great interest to utilize laser systems where fine tuning of the lasers frequencies is not required,
i.e. laser systems where the coherent effect of the phase may be neglected. Laser diodes subject
to incoherent optical feedback and incoherent injection offer such a facility. In this scheme, the
feedback and injected fields act on the carrier population in the laser diode active layer but do
not interact with the intracavity lasing fields. As a consequence, the phases of the feedback and
injection fields do not impact the laser dynamics and synchronization requires no fine tuning of
the laser optical frequencies [8-9]. The models used in  provide the platform for generalising to
the case of multiple incoherent feedbacks and injection considered in the present paper.
In this connection, one has to keep in mind that the use of chaotic carrier signals generated in
semiconductor lasers using coherent optical feedback also requires coherent optical injection into
the receiver laser system to achieve synchronization, however it is very difficult to guarantee such a
coherent coupling into the receiver laser after transmission of a chaotic carrier over a long distance
. In fact, propagation of the transmitter laser output over distances exceeding the coherence
length of the laser will render the laser field incoherent. In this respect it is noted that in the
unidrectionally coupled time-delayed systems for complete synchronization to occur the distance
between the lasers should equal the feedback distance. Therefore, the realization of high-speed
synchronized chaos, which does not depend on coherent injection and feedback is highly desirable
for practical applications.
In that case the question of practical realization of synchronization schemes based on incoherent
feedback and incoherent injection can be addressed in several ways. In principle, a scheme de-
scribed in figure 1(a) could be one of the options. In fig. 1(a), which illustrates a double feedback
scheme the transmitter laser output propagates to two distant mirrors, and then one part of the
reflected beam is injected into the receiver laser and the other one is fed back into the transmitter
laser. As the propagation distance of the laser output can be made greater than a coherence
length of the laser, then a synchronization scheme based on the incoherent feedbacks and incoher-
ent injection is obtained.
As a another possibility, in the scheme proposed in  the linearly polarized output field of the
laser first undergoes a 90◦polarization rotation through an external cavity formed by a Faraday
Rotator and mirror. It is then split by a non-polarizing beam splitter. One part is fed back into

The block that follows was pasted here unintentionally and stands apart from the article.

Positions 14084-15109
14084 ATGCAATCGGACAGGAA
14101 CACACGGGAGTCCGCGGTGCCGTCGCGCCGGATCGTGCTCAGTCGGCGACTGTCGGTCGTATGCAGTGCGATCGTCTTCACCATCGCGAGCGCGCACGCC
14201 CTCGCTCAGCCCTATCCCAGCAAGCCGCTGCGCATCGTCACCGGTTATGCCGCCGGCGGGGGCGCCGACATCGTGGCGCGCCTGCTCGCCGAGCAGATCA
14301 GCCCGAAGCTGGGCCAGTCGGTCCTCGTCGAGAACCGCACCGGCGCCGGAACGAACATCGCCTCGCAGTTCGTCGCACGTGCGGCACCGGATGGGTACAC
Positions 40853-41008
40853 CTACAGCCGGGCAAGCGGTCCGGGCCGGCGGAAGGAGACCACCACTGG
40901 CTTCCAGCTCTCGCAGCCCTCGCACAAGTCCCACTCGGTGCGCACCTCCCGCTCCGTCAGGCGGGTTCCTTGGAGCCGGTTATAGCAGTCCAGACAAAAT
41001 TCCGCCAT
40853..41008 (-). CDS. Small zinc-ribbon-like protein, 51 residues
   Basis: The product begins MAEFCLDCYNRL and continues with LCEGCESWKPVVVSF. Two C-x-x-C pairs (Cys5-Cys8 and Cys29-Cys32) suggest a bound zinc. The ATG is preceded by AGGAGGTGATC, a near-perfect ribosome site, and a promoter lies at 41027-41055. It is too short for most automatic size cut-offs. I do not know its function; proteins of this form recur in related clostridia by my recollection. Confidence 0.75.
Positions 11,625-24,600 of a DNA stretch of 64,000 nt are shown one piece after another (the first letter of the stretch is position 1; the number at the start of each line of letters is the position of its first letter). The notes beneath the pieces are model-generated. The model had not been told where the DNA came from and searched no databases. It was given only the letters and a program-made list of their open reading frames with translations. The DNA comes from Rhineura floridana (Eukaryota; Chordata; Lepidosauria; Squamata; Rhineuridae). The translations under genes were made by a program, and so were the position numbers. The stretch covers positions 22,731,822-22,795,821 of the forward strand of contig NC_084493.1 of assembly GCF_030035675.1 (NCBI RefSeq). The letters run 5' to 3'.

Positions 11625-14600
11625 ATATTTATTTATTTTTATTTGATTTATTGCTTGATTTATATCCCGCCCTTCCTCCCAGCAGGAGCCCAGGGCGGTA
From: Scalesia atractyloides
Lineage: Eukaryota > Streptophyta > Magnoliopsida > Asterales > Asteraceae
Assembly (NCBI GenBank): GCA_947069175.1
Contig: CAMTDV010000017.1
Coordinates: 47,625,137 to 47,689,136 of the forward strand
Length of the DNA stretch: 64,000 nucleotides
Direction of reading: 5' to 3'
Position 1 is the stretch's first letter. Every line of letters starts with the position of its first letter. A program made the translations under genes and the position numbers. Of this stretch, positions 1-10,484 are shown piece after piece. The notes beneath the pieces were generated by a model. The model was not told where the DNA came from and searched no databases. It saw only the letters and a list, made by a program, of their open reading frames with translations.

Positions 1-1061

the transmitter laser and the other part is injected into the receiver laser. As the polarization
directions of the feedback and injection fields are orthogonal to those of the transmitter and re-
ciever output, respectively, then the transmitter laser is subjected to incoherent optical feedback,
while the receiver laser is subjected to incoherent optical injection. However, as emphasized in
[11-12 ] the simple polarization rotation scheme usually gives rise to both incoherent and coherent
optical feedbacks. This fact is also confirmed in recent experimental and theoretical work ,
which considers as an alternative a full two-polarization model. In the case of one short cavity and
one or more long cavities the use of a Faraday Rotator in the short cavity arm (fig.1(a)) will be
enough also to consider the scheme as one with incoherent optical feedbacks and optical injection.
A scheme based on the optoelectronic feedback and coupling is another phase-insensitive ap-
proach [14-16], see, fig. 1(b).The output from each laser is split by beamsplitters and directed
along different feedback loops and coupling loops. Each signal is converted into an electronic
signal by a photodetector and then amplified before being added to the injection current of a
laser. An optical isolator ensures unidirectionality of the coupling. It is noted that in this scheme
that in order to eliminate interference effects between laser fields their detuning should excced the
detection bandwidth. As emphasized in , apart from avoiding the complexity introduced by
the phase of the electric field, there is another advantage in using the optoelectronic feedback and
coupling scheme. Namely in this case there is no restriction to weak or moderate coupling and
feedback to avoid secondary round trips in the external cavity. At the same time one must take
into account that at very large coupling strengths saturation effects in photodetectors and am-
plifiers may become significant. Also, in the optoelectronic case the bandwidth of the electronics
may act as a low-pass filter on the full dynamics of the optical field .
It should be emphasized that mathematically in the cases of both incoherent feedback-incoherent